Growing up on a farm can be a wonderful thing, surrounded by nature, animals and endless space to run free.  Children living in rural Alberta are at particularly high risk of injury due to the elements that surround them.  

It is important that adults take safety precautions so that children do not get in harms way. Children may not be aware that they are in an unsafe situation.  It is important to teach kids what is appropriate and what may be deemed as unsafe behaviour. Your child should not do any activity that he or she is not physically and developmentally ready for, even if raised on a farm.

Adults can help lower the risk of a child getting hurt by knowing what to expect at different stages of development. By your own actions, show your child the safest way to do things and how to follow safety rules. To keep your child safe, make sure he or she is always:


  •  Don't leave children unattended for long periods of time.

  • When children visit the farm, farmers and parents should always explain the dangers.

  • After dark there should be proper lighting in the areas where kids are playing.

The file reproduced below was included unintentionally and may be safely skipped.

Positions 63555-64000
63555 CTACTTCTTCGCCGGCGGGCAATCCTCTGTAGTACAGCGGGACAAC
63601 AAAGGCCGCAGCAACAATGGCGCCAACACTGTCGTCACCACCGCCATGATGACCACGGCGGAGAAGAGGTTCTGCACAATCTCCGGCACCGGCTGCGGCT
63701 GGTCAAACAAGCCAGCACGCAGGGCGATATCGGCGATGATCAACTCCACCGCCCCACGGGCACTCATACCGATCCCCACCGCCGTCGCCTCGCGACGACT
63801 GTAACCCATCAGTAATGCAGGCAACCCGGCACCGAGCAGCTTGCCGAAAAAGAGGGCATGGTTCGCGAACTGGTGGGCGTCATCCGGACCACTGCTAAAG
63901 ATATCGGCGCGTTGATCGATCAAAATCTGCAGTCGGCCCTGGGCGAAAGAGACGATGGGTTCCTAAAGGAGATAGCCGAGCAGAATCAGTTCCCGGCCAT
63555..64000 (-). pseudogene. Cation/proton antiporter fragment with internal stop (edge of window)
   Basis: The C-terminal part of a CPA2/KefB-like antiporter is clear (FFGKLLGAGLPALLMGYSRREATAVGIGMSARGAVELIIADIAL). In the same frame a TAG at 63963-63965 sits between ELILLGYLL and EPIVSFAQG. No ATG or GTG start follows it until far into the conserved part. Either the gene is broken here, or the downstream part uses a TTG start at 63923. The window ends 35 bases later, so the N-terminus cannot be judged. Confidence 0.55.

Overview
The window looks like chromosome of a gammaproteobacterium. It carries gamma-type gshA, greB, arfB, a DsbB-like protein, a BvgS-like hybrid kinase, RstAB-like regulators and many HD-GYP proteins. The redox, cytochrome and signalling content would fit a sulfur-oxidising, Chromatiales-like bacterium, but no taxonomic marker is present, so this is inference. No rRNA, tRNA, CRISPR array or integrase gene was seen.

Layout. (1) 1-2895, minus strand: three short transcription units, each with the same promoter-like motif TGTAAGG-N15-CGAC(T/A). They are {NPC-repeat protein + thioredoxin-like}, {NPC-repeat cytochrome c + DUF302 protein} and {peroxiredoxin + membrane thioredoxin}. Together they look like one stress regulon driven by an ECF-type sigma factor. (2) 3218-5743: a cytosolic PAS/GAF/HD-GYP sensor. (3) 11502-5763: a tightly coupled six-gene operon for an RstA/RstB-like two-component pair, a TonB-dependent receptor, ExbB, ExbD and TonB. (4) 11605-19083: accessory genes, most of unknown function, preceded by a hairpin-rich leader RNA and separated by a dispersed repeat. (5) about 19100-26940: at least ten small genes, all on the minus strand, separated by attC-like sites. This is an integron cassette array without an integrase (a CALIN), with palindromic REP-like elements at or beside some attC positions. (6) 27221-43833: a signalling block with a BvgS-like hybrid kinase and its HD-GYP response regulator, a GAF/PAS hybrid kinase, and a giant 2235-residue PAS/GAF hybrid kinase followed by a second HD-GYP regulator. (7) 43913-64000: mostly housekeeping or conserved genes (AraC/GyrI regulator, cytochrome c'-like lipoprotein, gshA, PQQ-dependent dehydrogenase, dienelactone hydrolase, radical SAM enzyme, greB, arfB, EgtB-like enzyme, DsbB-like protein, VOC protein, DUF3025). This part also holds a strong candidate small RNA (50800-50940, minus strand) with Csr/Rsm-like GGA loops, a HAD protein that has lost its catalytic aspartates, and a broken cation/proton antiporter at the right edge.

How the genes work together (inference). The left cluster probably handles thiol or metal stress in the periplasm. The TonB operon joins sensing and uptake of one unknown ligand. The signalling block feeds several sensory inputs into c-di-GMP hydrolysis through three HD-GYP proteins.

• Farm yards should be kept tidy and free from any hazards that may cause trips and falls.

  • Extra clothing layers should be tucked in and jackets closed with no hanging strings to ensure they don’t get snagged or entangled in machinery.

  • Farmers should only give children jobs that are suitable for their age, for example: feeding hens, stacking buckets.

  • Farmers should set up a suitable play area away from the yard.

  • Farmers should lead by example and show children how to prevent farm accidents.

  • Farmers should have a farm safety action plan and always have a first aid kit stocked and accessible.

  • Make sure kids stay hydrated and covered up during hot summer days while running around in the direct sunlight. 


  • Growing up on the farm provides fantastic learning opportunities for children. It also presents frequent safety hazards.To protect family members of all ages while working on the farm, teach them to know the drill. 

  • By designating a hazard-free play area and making it fun, you remove children from the work environment while allowing them to develop a sense of their own place of belonging on the farm.

  • Living on or visiting a farm can be great fun and very different from living in the city. Children on farms often help around the farm, looking after animals, working with adults, mending things or shifting stock and feed. 

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